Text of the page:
Your plans for the future – that dream family holiday, next year’s new car, or helping support your children or grandchildren through university – all depend largely on one vital ingredient: your income.
If poor health or an accident stops you working for a lengthy period and money runs short, or worse still you die, these plans could collapse like a house of cards.
This is why it is important to have sufficient life and health insurance in place. Yet many people underestimate their need for protection insurance. They insure their house and other possessions without question but rarely recognise the need to insure their most valuable asset – their lifetime earnings.
One reason people fail to take out adequate cover is they assume they will get help from their employer. However, this is unlikely to provide them or their family with the same standard of living as before. On death, for example, beneficiaries of individuals employed by the NHS receive a lump sum of roughly twice the deceased’s annual income and a 50% widower’s or civil partner’s pension with additional payments for up to two dependent children.
This may sound plenty but a lump sum of this size is likely to be spent quite quickly. For someone in the early stages of their career who has not accrued a large pension, the income their family receives will be limited too. It is vital, therefore, to ensure you have enough life insurance not only to pay off your mortgage and any other debts but to generate an additional income to ensure your family does not suffer any financial hardship.
Equally devastating to your finances can be the occurrence of a serious illness. In this situation, the last thing you want to worry about is how you are going to pay your mortgage or children’s school fees. Members of the NHS Pension Scheme may be able to receive their pension early (possibly as a lump sum) but this might not be sufficient. One way of protecting yourself and your family in this situation is to take out critical illness insurance. These policies pay out a tax-free lump sum if you suffer a serious medical condition such as cancer, heart attack or a stroke.
A range of other conditions which may be covered include kidney failure, paralysis, multiple sclerosis, or the early onset of Alzheimer’s or Parkinson’s disease. Another valuable feature of many policies is that they will also provide critical illness cover for your children up to the age of 18.
While a major illness can stop you working, problems such as backache or depression can be equally debilitating and lead to long-term incapacity. These types of complaints are not covered by critical illness insurance but they are included under income protection insurance. An advantage of this insurance is that it will continue paying you a monthly income until you reach retirement if you don’t recover beforehand.
Income protection insurance can be arranged so that it only starts to pay a benefit once any sick pay received from an employer ceases. This can help to keep the cost down. In the case of the NHS, if you are directly employed your sick pay will be based on your length of service. It ranges from one month to 26 weeks full pay followed by 26 weeks half pay for longer serving employees. For general medical practitioners, sick pay depends on the practice agreement but is generally for no longer than one year.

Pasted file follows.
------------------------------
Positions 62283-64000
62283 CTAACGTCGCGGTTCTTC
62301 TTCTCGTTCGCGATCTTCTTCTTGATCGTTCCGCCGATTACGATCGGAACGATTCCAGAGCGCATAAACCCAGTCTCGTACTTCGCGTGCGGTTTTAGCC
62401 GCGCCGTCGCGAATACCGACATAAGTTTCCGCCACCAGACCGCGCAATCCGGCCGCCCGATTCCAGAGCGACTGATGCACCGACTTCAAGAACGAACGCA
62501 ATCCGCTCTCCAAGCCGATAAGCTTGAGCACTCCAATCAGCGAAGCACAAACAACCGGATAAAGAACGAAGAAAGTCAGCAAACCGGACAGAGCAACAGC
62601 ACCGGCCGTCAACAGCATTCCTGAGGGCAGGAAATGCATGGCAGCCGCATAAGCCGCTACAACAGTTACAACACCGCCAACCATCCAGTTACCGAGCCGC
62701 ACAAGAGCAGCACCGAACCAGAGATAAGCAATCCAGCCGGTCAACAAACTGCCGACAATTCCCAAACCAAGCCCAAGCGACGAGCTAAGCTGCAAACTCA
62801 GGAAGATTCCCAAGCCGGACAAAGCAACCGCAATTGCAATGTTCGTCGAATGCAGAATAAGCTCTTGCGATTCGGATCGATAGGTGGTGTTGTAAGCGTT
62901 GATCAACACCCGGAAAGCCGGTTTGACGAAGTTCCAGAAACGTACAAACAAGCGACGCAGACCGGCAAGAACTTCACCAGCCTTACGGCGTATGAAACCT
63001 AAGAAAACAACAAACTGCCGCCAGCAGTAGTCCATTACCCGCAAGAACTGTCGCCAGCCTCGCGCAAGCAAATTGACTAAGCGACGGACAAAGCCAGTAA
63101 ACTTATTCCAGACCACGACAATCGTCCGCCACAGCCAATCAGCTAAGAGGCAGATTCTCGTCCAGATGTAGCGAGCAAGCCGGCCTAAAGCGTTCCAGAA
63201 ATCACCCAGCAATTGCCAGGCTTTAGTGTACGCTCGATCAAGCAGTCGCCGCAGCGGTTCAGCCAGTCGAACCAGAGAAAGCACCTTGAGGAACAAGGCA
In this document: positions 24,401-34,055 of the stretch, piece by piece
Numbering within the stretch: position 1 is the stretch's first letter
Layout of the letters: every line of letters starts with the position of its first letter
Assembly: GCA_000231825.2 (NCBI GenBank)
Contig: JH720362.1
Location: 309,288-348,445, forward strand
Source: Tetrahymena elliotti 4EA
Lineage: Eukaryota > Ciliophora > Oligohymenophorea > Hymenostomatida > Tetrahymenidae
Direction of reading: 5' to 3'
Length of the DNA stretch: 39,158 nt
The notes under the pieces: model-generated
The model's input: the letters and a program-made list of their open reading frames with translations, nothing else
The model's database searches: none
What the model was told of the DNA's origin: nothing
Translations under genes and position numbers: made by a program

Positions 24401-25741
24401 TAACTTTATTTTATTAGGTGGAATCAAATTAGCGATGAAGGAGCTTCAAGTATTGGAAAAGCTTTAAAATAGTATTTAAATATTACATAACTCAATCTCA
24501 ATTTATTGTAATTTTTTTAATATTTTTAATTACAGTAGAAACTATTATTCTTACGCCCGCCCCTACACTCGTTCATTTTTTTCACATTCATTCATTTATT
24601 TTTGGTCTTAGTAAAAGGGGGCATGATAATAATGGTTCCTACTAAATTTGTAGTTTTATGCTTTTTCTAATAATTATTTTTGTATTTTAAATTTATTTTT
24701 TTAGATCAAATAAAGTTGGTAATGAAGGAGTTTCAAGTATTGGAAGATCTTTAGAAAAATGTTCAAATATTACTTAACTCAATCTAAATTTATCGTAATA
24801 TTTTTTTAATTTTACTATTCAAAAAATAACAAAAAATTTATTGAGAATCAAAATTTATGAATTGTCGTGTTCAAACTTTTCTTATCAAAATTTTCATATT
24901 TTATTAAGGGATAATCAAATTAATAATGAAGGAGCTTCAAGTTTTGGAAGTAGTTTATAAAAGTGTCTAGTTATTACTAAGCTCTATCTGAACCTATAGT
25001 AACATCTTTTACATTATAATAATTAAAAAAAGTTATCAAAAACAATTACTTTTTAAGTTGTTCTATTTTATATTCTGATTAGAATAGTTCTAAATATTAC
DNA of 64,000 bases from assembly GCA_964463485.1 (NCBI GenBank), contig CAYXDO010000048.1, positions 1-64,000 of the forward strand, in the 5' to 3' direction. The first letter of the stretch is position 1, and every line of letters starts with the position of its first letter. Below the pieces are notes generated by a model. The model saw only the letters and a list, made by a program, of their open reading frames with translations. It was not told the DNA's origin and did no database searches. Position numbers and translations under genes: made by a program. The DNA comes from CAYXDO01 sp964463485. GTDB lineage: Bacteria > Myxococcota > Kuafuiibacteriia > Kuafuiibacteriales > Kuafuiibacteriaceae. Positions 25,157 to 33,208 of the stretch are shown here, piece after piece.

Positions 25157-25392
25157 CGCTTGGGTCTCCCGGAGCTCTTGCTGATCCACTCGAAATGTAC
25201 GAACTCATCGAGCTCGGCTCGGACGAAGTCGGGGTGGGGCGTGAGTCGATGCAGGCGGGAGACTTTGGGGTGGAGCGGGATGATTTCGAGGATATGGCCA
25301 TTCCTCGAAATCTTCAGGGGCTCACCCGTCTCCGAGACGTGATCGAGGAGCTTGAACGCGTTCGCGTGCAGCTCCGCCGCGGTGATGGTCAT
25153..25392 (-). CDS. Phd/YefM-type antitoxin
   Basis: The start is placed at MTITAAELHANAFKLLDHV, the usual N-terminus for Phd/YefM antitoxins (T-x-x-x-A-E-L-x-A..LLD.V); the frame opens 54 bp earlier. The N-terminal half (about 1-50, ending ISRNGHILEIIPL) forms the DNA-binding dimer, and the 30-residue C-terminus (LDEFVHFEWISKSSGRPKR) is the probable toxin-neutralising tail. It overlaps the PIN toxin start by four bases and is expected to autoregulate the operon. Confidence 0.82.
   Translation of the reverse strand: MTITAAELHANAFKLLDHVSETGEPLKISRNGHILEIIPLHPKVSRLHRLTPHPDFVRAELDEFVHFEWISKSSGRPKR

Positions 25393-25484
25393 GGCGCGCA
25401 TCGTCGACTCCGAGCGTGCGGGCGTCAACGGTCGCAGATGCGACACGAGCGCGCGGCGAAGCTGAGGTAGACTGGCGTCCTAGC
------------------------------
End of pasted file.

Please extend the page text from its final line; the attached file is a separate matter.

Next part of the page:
Once your entitlement to sick pay from an employer ends you will find yourself having to rely on state benefits if you don’t have insurance. Basic long-term incapacity benefit is just £81.35 in the current tax year (2007-08). With income protection insurance you can typically cover up to 50% of your gross income but because the payments are tax free it will come closer to your actual take home income.
A particularly important feature of income protection insurance is how your insurance company defines ‘incapacity’. Some companies define it as the inability to carry out ‘any occupation’, which means they will only pay out benefits if you are unable to perform any type of work. So it is important to use a company which describes it as the inability to pursue your ‘own occupation’.
Different policy conditions and different approaches to underwriting mean that it is highly advisable to seek professional help when buying protection policies. A professional adviser can also help you work out how much critical illness insurance and life assurance you need and will advise you on how to put your life assurance in trust so it passes directly to your dependents on your death, free of Inheritance Tax. You will also be reminded of the need to review your will regularly to make sure it is up to date.
The above information does not constitute advice and a full analysis of your circumstances should be undertaken before advice can be provided.
Wesleyan Medical Sickness provides specialist financial advice for dentists. For further details ring 0808 100 1884 or visit www.wesleyanmedicalsickness.co.uk.